Alan Brebner (1826-1890)
ALAN BREBNER, son of Alexander Brebner, builder, was born at Edinburgh, in August, 1826. He was educated at the High School of Edinburgh, and before beginning his studies as a civil engineer, served a regular apprenticeship as a mason, thereby gaining a knowledge of building construction, which served him in good stead in his professional life.
He became a pupil of D. and T. Stevenson, civil engineers, Edinburgh, and with only a short absence between 1848 and 1850, when he acted as resident engineer in carrying through a portion of the railway works between Thornton and Dunfermline, he was identified with the firm, first as resident engineer in the erection of harbour, lighthouse, and other works; then as assistant, and latterly until his death, as a member of the firm.
He acted as resident engineer in the erection of the temporary lighthouses at Whalsay, and at North Unst in 1854, the latter being a difficult and arduous work. After this he was occupied with the works of the firm, namely, the design and execution of river improvements, harbours, docks, lighthouses, and other engineering works.
Mr. Brebner devoted special attention to lighthouse construction and optics, and devised several new arrangements of dioptric apparatus, and when making calculations in connection with them, invented a 'refraction protractor,' by means of which prisms for lighthouses can be laid down in about half the time formerly required to protract them.
During Mr. Brebner’s connection with the firm, schemes for lighting the whole of the coasts of Japan and New Zealand were matured, and are now being carried out. Mr. Brebner, who, at that time was Messrs. Stevenson’s principal assistant, took a special charge in connection with the erection of the Rock Towers at the Chickens and Dhu Heartach - works of no ordinary difficulty.
Mr. Brebner took a lively interest in the experiments which led to the use of paraffin as an illuminant in lighthouses, which has so largely decreased the cost of maintenance, and increased the intensity of the lights, rendering it possible to employ burners of larger diameter and greater initial power.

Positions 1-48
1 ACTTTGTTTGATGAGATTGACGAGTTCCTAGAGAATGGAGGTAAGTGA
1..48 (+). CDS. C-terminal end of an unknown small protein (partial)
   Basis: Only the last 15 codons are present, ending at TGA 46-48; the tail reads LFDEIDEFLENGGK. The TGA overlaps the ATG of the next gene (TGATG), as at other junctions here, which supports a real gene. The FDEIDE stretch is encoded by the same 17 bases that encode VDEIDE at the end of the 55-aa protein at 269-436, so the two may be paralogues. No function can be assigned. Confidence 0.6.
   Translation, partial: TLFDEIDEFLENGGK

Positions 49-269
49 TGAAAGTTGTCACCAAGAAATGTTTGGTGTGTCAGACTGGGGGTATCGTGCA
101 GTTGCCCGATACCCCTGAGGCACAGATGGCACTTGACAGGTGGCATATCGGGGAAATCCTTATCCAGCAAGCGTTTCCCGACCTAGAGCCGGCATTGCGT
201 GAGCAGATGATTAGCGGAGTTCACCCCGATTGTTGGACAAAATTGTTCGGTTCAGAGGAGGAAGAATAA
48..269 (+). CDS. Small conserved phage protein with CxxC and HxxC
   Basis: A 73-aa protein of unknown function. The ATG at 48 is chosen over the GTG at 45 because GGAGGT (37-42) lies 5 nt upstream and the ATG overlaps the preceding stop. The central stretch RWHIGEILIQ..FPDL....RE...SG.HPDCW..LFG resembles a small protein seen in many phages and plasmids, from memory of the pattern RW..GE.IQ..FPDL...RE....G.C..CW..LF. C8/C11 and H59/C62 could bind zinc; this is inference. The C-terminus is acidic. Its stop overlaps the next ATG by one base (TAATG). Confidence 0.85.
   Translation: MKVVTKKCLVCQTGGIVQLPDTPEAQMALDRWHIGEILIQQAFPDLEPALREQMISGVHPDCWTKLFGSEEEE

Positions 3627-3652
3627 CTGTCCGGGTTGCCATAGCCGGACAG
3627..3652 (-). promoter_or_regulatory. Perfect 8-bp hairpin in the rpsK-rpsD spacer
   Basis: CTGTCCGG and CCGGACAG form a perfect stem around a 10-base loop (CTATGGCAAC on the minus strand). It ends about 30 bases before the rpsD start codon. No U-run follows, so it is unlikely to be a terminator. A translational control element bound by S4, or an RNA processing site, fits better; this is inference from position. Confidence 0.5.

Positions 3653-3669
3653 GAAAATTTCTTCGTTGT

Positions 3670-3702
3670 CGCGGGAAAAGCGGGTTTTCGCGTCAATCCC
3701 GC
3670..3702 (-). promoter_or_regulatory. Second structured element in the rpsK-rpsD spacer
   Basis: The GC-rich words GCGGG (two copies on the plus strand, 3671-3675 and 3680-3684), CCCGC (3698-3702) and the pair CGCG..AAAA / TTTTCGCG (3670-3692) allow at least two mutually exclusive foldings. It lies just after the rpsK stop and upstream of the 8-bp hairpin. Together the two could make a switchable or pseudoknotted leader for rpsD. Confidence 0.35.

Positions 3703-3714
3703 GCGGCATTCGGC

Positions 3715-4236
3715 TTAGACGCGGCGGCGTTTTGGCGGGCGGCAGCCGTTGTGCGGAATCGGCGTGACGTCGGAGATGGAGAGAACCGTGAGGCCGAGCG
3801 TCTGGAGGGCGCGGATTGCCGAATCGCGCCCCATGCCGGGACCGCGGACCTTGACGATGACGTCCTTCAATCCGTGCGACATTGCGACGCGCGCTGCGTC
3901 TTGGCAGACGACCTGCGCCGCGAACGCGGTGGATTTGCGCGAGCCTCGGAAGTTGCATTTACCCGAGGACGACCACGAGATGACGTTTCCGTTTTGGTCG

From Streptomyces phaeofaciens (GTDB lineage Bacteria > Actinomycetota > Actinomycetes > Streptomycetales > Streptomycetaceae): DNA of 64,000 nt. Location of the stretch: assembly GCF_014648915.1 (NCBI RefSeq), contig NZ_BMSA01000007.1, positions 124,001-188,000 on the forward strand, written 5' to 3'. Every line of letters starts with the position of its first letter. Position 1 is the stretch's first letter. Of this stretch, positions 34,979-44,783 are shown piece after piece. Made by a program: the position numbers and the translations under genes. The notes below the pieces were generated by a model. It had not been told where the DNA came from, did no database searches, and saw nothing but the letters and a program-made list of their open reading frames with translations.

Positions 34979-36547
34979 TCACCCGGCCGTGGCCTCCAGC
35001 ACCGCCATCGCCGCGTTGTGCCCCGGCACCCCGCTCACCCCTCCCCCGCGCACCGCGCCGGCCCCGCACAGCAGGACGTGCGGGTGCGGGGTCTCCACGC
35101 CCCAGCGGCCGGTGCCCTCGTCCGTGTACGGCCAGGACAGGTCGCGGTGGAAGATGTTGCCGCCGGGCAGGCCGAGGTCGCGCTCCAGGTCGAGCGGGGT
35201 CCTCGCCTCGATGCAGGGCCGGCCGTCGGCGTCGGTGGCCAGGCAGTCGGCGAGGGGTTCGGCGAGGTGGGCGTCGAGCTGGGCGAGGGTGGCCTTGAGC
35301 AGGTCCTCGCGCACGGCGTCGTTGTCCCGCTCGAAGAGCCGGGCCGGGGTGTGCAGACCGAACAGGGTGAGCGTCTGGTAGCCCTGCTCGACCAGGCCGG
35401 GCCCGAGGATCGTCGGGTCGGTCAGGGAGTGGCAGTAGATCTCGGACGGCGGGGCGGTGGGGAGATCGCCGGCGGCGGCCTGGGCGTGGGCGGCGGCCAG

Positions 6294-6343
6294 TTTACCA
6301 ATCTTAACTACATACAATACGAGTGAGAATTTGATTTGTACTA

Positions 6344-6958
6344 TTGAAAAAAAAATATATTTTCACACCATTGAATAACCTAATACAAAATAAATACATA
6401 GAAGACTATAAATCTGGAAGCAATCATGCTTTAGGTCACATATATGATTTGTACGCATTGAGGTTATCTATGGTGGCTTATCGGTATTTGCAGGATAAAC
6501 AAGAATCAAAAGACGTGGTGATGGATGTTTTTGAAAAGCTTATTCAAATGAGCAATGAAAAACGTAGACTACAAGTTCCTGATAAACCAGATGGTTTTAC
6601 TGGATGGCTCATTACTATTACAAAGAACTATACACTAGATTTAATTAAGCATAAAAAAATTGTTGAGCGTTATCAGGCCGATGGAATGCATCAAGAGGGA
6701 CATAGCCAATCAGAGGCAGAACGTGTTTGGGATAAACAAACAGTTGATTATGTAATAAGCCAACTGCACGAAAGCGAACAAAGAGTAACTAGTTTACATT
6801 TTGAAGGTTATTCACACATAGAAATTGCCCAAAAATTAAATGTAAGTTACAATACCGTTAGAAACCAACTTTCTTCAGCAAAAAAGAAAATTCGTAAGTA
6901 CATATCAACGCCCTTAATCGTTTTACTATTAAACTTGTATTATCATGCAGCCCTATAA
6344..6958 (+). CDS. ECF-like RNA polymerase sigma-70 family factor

In engineering matters, Mr. Brebner’s evidence in arbitrations or courts of law, and before Parliamentary committees, was always given after careful study and conscientious preparation, and he spared no pains to get at facts from which to draw sound conclusions. He rarely wrote on matters connected with his profession, but gave valuable aid to the members of his firm in the preparation of their books on 'Harbours,' 'Canal and River Engineering,' and Lighthouse Construction and Illumination ” all of which have become standard works, and have passed through several editions. When he did write on professional subjects it was with full knowledge and experience, as in his Paper on 'Modern Harbour Construction,' read before the Royal Scottish Society of Arts, in July, 1887, and for which he was awarded a medal.
One of the last pieces of business he was engaged in along with the members of the firm - David A. Stevenson and Charles A. Stevenson - was the project of connecting the East and West Coasts of Scotland by a ship canal capable of passing the largest merchantmen and Her Majesty’s ships of war.
Mr. Brebner was elected a member of the Institution in 1878 ; he was a man of sound judgment, and had the rare faculty of rapidly and accurately grasping the details of engineering problems. He had a ready and retentive memory, and was expert in methods of calculation. Of a quiet and unobtrusive disposition, he rarely interfered in matters outside the profession. Though reserved in manner, he was a warm-hearted friend, able and willing to give sound advice. He was in his usual health till about three weeks before his death, when he had a sudden attack of hemorrhage, and though this was overcome, his strength failed, and he died suddenly on the 5th March last.